After taking a hit from recent deposit rate cuts, Australians with money in the bank have been given some reprieve today with the Reserve Bank of Australia leaving the cash rate unchanged at 2.25 percent.
RateCity data shows that in the past year, bonus savings accounts from the major banks have been cut by 0.78 percentage points on average – more than three times that which was passed down by the RBA.
RateCity’s banking analyst, Peter Arnold, said those most affected by the lower rates included retirees and first home buyers saving for a deposit.
“Savers have been getting the raw end of the deal over the last year with rates cut by well more than the RBA. It’s getting increasingly hard to find a good deal but there are still some out there and you should be aiming for an account with a rate up around the 4 percent mark,” he said.
Good news for savers, but what’s the impact on the property market?
For borrowers, though, the expectation of lower rates has enticed many homeowners to upgrade and would-be buyers to take the step onto the property market.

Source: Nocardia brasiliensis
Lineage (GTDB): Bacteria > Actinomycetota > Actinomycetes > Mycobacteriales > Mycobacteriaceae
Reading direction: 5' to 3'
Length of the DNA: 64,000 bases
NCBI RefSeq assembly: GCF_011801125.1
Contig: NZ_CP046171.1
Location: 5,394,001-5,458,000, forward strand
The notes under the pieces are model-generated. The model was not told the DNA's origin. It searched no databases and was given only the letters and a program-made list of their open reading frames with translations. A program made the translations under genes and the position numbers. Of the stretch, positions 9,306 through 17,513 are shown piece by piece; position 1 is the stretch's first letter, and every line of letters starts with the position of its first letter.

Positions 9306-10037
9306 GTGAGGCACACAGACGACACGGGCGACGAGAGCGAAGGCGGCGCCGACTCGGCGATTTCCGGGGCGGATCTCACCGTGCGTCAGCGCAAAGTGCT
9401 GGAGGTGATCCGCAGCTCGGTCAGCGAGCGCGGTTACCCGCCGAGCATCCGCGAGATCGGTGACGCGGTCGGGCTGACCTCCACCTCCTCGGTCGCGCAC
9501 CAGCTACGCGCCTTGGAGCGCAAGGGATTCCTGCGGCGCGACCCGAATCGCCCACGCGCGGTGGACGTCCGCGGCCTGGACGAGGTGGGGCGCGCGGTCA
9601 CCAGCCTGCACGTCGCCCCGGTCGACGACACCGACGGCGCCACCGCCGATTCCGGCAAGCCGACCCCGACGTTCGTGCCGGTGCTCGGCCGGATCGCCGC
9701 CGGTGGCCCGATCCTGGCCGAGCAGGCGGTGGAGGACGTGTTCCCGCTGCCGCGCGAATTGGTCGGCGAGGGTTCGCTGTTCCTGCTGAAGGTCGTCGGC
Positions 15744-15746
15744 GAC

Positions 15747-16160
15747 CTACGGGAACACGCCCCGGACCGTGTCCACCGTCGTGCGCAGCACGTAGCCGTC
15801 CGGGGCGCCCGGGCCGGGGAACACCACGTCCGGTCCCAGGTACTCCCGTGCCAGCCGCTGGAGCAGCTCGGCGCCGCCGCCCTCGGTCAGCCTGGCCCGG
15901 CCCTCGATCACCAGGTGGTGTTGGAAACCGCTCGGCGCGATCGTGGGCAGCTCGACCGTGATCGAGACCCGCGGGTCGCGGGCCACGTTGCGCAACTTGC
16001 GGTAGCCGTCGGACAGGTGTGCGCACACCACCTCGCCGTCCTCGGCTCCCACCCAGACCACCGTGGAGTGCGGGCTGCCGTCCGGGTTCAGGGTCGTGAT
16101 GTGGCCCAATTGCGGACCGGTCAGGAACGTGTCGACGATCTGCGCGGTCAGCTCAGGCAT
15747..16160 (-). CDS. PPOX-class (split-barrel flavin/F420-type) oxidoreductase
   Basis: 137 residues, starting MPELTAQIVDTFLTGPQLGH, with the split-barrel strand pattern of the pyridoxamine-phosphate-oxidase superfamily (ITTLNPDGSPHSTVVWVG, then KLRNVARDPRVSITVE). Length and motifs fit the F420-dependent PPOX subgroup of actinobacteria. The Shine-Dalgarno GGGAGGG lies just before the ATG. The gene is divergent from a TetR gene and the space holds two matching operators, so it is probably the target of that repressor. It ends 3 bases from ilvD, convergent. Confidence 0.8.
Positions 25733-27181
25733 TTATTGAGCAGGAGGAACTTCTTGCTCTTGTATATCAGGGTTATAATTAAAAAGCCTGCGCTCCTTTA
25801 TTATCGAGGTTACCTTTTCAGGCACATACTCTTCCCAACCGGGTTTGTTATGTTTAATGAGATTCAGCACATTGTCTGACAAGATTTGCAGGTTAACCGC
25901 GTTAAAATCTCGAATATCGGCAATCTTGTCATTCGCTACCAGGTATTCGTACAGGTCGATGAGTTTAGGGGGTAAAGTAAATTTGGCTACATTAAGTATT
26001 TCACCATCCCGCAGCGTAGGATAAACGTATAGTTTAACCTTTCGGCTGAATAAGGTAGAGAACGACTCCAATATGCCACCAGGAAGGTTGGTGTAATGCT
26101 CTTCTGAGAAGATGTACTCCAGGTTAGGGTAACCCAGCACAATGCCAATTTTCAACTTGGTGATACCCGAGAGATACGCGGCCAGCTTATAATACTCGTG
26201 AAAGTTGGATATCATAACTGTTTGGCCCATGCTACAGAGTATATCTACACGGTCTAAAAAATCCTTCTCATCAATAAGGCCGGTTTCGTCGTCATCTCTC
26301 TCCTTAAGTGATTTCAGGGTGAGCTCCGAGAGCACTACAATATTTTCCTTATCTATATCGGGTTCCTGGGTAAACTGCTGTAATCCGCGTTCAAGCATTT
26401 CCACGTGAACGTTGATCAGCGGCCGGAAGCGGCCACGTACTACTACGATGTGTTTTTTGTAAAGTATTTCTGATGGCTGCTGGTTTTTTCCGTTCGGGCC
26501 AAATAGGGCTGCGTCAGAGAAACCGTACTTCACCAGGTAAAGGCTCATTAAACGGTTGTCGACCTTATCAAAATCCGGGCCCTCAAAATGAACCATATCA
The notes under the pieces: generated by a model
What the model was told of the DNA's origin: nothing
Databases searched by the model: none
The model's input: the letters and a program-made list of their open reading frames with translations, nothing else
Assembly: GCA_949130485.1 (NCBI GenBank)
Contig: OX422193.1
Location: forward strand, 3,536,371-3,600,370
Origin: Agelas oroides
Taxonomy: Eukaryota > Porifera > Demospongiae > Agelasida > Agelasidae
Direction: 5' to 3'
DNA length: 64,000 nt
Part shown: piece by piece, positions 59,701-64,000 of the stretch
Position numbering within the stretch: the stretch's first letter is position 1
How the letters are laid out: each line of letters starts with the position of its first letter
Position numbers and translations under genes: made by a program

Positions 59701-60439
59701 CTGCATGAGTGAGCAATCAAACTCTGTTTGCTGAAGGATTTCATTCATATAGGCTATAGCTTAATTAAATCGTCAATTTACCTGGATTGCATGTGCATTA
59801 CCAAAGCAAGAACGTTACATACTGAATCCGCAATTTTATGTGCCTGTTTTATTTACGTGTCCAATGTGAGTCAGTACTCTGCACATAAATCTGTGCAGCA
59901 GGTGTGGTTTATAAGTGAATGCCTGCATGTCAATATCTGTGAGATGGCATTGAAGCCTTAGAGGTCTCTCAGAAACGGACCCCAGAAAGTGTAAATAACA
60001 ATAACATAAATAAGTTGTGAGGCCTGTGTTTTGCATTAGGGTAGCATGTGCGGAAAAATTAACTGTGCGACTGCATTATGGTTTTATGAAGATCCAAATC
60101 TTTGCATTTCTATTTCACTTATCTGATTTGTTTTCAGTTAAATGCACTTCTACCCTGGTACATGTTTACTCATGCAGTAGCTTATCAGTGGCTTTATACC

Home loan interest via RateCity jumped by 60 percent following the February rate cut. Despite this, recent data shows more home borrowers are falling behind on loan repayments.
“With the extremely low interest rates, and house prices quite high, it’s definitely a time for borrowers to be careful about how much debt they go into and we’d urge all Australians not to stretch beyond their means,” he said.
“Rates will eventually go up and when they do you’ll still be on the hook for that debt.”
Latest Fitch Ratings data (March) revealed that mortgage performance had worsened, with those falling behind by 30 days or more on their home loan payments increasing to 1.15 percent (up 7 basis points) in the fourth quarter of 2014.
The RateCity database shows that the most competitive variable rates are now sitting as low as 4.19 percent, which is around 0.88 percentage points below the average variable rate. On a $300,000 home loan, switching from the average to one of the cheapest on the market could save borrowers more than $1800 this year.
To keep an eye on which lenders are moving rates, and by how much, keep an eye on RateCity’s Rate Tracker.